A case of mistaken identity: Maybe somebody’s a stay-at-home mum, and she’s very intelligent. And she doesn’t feel like she’s utilising her brain enough. So she’s just going to over focus on the kids, says Dr Kausar. “Because it’s giving her a sense of purpose and it becomes an identity – ‘I’m the supermom, I take my kids to everything. They do everything. They’re on the team for everything’,” she adds.

Kids need to hurt

All those horrible experiences you want to bundle your baby against, they are essential. “Part of being out in the world is disappointment and failure. And that’s why hurting yourself, falling over and getting up again is important. “If you bubble wrap children, and then expect them to go out into the world as you know, healthy adults [it won’t happen]. And this is the thing, because eventually it leads to the children becoming anxious because they haven’t come across [a] situation [and don’t know how to deal with it],” says Dr Sana Kausar – Family Medicine Consultant, King’s College Hospital London.

Co-parenting with a helicopter parent

Parenting is tough. Co-parenting can be harder. “It’s hard when you’re on the same page. And then, if you’ve got two people that have got different parenting styles that both have access to your kids [it can be disastrous]. You still have to try and model the best for your kids and give them the right tools. And also, positively let them know, look, people are different. Because your dad does X, Y, or Z that doesn’t make it right or wrong, like doesn’t mean he’s wrong, it’s just that I do things differently,” says Dr Kausar.

This difference can actually mint much hardier children, she suggests, for it shows them first-hand that people are different; their thoughts, behaviours and style are different. “They have to adapt to each parent,” she adds.

Checklist

Wondering if you are hovering too much?  US-based WebMD sets store in the following signs:

  • You fight your child’s battles
  • You do their schoolwork
  • You coach their coaches
  • You keep your kids on a short leash
  • You are a maid in your own house
  • You play it too safe
  • You can’t let them fail

How much is too much?

There’s a fine line between good parenting and over-parenting, agree experts. And even in the scenarios that call for greater vigilance, one must exercise caution. Lloyd explains: “In situations which demand helicopter parenting, it is important to constantly monitor and evaluate our parenting to ensure that it does not cause other secondary psychosocial or emotional challenges in the child. For example, a child who is ill and has a helicopter parent may internalise that they are sickly and need protection. This could then result in them feeling disempowered or developing a poor sense of their own mastery.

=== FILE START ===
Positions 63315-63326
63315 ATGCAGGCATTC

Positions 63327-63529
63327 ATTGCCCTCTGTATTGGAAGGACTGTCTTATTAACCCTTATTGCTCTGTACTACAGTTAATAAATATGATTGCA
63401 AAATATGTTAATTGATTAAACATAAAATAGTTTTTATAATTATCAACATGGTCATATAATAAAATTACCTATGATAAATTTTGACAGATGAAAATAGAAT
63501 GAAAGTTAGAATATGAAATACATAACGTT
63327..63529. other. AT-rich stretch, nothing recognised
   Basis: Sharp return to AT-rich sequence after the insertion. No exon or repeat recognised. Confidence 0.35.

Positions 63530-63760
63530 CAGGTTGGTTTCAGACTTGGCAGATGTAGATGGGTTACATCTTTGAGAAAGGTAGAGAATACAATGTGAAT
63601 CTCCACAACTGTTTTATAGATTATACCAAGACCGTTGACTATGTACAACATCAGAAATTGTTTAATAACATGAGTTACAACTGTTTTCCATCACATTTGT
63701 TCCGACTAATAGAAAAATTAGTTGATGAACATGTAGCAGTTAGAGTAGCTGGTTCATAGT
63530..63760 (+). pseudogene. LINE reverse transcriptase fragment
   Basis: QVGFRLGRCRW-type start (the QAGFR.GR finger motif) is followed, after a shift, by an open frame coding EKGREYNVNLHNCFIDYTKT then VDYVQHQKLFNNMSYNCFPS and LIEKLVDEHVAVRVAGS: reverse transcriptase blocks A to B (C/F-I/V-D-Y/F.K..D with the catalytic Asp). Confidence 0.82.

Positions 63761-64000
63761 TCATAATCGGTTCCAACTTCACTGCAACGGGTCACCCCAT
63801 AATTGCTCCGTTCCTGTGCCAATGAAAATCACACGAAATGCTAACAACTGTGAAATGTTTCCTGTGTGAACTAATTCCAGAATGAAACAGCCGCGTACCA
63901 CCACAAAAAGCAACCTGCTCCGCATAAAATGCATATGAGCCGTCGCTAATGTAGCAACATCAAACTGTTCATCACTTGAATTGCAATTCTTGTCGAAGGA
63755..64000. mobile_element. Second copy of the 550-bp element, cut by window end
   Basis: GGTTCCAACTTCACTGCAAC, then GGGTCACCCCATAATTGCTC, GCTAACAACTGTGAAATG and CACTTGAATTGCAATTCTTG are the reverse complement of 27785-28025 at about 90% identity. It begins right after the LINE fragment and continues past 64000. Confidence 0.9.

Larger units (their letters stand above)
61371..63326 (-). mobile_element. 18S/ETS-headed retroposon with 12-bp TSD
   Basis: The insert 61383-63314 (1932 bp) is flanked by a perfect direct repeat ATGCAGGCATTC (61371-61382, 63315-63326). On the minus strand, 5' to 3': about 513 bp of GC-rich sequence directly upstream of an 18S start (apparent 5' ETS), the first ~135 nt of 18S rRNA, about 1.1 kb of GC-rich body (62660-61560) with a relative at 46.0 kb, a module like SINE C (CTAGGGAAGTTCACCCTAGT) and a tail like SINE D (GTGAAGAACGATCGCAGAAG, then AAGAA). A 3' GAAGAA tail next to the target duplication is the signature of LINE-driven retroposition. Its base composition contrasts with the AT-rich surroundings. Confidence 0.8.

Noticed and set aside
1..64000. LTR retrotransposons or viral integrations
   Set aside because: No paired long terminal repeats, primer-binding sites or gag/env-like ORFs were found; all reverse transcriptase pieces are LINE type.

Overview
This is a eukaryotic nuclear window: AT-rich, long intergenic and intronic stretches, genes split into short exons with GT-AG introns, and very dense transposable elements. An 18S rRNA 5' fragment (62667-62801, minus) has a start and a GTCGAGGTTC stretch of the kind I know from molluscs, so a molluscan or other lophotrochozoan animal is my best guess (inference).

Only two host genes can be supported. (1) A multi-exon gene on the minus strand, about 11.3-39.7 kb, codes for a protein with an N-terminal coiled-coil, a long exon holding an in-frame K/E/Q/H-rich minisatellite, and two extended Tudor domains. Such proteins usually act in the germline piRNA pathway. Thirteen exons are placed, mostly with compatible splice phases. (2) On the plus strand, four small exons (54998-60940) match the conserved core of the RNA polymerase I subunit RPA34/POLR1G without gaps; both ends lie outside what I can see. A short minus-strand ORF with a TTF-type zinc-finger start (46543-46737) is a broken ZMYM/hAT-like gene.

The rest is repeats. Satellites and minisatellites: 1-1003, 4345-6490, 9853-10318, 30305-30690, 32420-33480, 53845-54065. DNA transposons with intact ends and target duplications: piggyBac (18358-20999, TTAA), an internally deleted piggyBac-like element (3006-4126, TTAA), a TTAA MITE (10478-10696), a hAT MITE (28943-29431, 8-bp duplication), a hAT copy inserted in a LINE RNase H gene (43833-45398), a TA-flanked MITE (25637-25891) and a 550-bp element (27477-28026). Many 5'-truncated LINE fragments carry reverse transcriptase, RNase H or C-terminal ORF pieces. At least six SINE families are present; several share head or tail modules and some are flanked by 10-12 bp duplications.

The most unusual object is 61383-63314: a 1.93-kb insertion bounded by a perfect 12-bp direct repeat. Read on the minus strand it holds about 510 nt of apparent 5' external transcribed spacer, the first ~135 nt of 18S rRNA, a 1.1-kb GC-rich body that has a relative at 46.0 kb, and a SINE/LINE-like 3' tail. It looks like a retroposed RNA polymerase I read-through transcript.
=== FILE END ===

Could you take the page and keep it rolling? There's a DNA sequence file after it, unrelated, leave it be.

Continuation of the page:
“Another possible pitfall is that children may use the concerning emotional state or behaviour for ‘attention seeking’. There is often a fine line between being attuned and emotionally available for our children when the situation demands, and being co-dependent.”

If the relationship finds itself in a co-dependent state, it may start to blur the lines of individual identity, she warns.

You’ll also find environments whereby helicopter parenting is more prevalent, and parents value being very involved in their child’s lives, and find like-minded families.

– Bene Katabua

Cultural quotient

Are parenting strategies crafted by culture? Perhaps. “Some parents value allowing their child to forge their own path and gravitate towards families who share similar practices. You’ll also find environments whereby helicopter parenting is more prevalent, and parents value being very involved in their child’s lives, and find like-minded families,” explains Katabua.

Cure to overstepping

Think you are a helicopter parent and want to stop hovering? Do this:

1. Introspection: Once you know the why, the how to rehabilitate will become easier.

2. Find a sounding board: Speak to someone neutral to figure out the difference between reality and perception.

3. Take baby steps towards change: Slowly loosen the reins on decision-making.

Freedom and discipline, firmness and gentleness are all knitted into the tightrope all parents must walk. Find yourself asking if you are making the right call? Ask a healthcare professional, suggests Dr Kausar.